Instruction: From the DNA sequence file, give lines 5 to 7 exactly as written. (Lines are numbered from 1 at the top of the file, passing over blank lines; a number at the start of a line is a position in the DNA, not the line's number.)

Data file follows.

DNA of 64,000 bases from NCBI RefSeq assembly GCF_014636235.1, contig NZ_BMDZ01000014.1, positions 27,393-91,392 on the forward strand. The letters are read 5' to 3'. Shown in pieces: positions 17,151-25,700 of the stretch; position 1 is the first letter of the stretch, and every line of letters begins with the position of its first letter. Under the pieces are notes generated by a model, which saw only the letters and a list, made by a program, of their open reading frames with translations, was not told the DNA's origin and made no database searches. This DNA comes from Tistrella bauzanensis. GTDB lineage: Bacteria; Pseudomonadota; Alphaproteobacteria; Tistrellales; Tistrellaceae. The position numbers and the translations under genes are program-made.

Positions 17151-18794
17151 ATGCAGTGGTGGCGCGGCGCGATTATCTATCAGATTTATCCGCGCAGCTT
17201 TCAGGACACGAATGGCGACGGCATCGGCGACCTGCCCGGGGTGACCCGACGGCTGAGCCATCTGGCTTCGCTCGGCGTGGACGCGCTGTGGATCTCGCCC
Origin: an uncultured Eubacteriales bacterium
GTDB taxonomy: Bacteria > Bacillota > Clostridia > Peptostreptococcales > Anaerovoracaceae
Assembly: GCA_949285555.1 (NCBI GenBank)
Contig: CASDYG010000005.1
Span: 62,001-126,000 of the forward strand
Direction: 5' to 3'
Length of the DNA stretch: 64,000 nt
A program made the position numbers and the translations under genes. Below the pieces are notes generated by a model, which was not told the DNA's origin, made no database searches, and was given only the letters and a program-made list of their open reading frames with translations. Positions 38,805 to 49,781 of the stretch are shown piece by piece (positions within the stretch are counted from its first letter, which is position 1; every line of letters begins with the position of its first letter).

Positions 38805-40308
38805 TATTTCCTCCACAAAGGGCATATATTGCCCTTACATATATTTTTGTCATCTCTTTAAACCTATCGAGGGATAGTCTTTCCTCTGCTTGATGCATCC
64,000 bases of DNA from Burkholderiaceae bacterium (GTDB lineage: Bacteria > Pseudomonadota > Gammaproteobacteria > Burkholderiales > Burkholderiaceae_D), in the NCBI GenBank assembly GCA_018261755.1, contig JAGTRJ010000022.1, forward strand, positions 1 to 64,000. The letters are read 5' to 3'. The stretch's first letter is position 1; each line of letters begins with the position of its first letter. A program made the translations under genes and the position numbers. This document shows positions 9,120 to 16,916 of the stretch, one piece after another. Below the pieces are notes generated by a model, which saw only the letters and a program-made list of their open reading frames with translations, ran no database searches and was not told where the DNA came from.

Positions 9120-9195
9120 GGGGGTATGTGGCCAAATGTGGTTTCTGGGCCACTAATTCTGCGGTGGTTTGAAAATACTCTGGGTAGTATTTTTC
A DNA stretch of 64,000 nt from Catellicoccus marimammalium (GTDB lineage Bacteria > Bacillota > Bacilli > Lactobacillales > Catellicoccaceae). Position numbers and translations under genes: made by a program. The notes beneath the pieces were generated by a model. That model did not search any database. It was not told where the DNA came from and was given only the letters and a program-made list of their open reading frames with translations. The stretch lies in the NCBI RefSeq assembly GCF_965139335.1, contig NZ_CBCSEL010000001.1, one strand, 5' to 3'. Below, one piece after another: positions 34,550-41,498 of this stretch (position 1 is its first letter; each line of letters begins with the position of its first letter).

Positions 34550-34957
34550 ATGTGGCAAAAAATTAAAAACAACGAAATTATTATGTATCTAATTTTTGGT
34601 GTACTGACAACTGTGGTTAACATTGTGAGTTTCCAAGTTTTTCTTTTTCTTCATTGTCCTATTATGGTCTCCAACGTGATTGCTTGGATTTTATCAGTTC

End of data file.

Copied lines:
Origin: an uncultured Eubacteriales bacterium
GTDB taxonomy: Bacteria > Bacillota > Clostridia > Peptostreptococcales > Anaerovoracaceae
Assembly: GCA_949285555.1 (NCBI GenBank)